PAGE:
The regulations for hunting within Lake Roosevelt National Recreation Area are designed to provide a meaningful and safe experience for hunters. Lake Roosevelt NRA is one of a few National Park Service units to allow hunting. Hunting within the boundaries of Lake Roosevelt National Recreation Area is a recognized recreational activity under 36 Code of Federal Regulations (CFR) 7.55(a) at times and locations designated as open for hunting.
Rules and Regulations
Hunters are asked to be familiar with both the Washington State and federal rules and regulations concerning hunting in Washington and Lake Roosevelt National Recreation Area. Note that many park visitors are unaware that hunting activities occur within the recreation area.
· Hunting is prohibited within 1/2 mile of all developed areas including, but not limited to, campgrounds, visitor centers, day-use areas, and boat launches. Old Kettle Falls developed area is the exception. Waterfowl hunting is allowed during specific times and seasons.
· Possession of firearms is allowed at Lake Roosevelt and must be in accordance with Washington State law.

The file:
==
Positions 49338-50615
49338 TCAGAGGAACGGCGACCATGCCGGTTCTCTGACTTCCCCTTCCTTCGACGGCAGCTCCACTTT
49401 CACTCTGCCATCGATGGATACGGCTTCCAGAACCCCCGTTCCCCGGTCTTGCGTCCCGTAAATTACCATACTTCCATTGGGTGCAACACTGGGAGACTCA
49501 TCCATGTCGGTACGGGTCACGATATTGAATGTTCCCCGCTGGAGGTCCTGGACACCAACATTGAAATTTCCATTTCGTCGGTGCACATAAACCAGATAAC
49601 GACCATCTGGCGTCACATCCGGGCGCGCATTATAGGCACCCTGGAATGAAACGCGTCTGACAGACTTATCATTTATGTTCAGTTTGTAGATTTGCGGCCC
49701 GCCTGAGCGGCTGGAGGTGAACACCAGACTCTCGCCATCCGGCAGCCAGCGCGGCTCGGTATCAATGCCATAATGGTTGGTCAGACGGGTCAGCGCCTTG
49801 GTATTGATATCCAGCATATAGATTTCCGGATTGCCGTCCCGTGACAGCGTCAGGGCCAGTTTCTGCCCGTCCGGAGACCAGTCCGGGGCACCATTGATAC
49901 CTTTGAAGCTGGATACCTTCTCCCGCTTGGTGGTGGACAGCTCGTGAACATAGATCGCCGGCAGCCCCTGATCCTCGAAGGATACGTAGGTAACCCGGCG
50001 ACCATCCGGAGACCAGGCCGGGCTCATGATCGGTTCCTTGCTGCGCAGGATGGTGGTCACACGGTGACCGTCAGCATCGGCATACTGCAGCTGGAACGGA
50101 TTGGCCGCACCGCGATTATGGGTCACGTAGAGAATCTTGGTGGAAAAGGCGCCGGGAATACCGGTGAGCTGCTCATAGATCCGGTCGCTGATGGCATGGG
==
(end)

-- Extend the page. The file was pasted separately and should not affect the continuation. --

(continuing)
· Viewing and hunting of wildlife with artificial light is prohibited, except when allowed by Washington State law.
· Permanent tree stands and "screw-in" tree stand steps are prohibited.
· All vehicles must remain on designated roadways and the use of all Off-road vehicles (ORV's) is prohibited throughout the Recreation Area.
· All trash and other man-made materials must be packed out and deposited in trash receptacles.
· Target shooting or the sighting in of weapons, including bow and arrow, is prohibited.
· Trapping is prohibitedin the Recreation Area.
· The possession and use of any other device capable of firing/launching a projectile (e.g. paintball guns, water balloon and potato launchers, cannons, catapults and slingshots), is prohibited.
Did You Know?
Lake Roosevelt is the primary flood control reservoir on the Columbia River. The lake level can rise up to 4 feet per day in spring and drop 1 foot per day in summer. When shoreline camping, find out what the lake level is and don't put a tent close to the water unless you want a chilly surprise.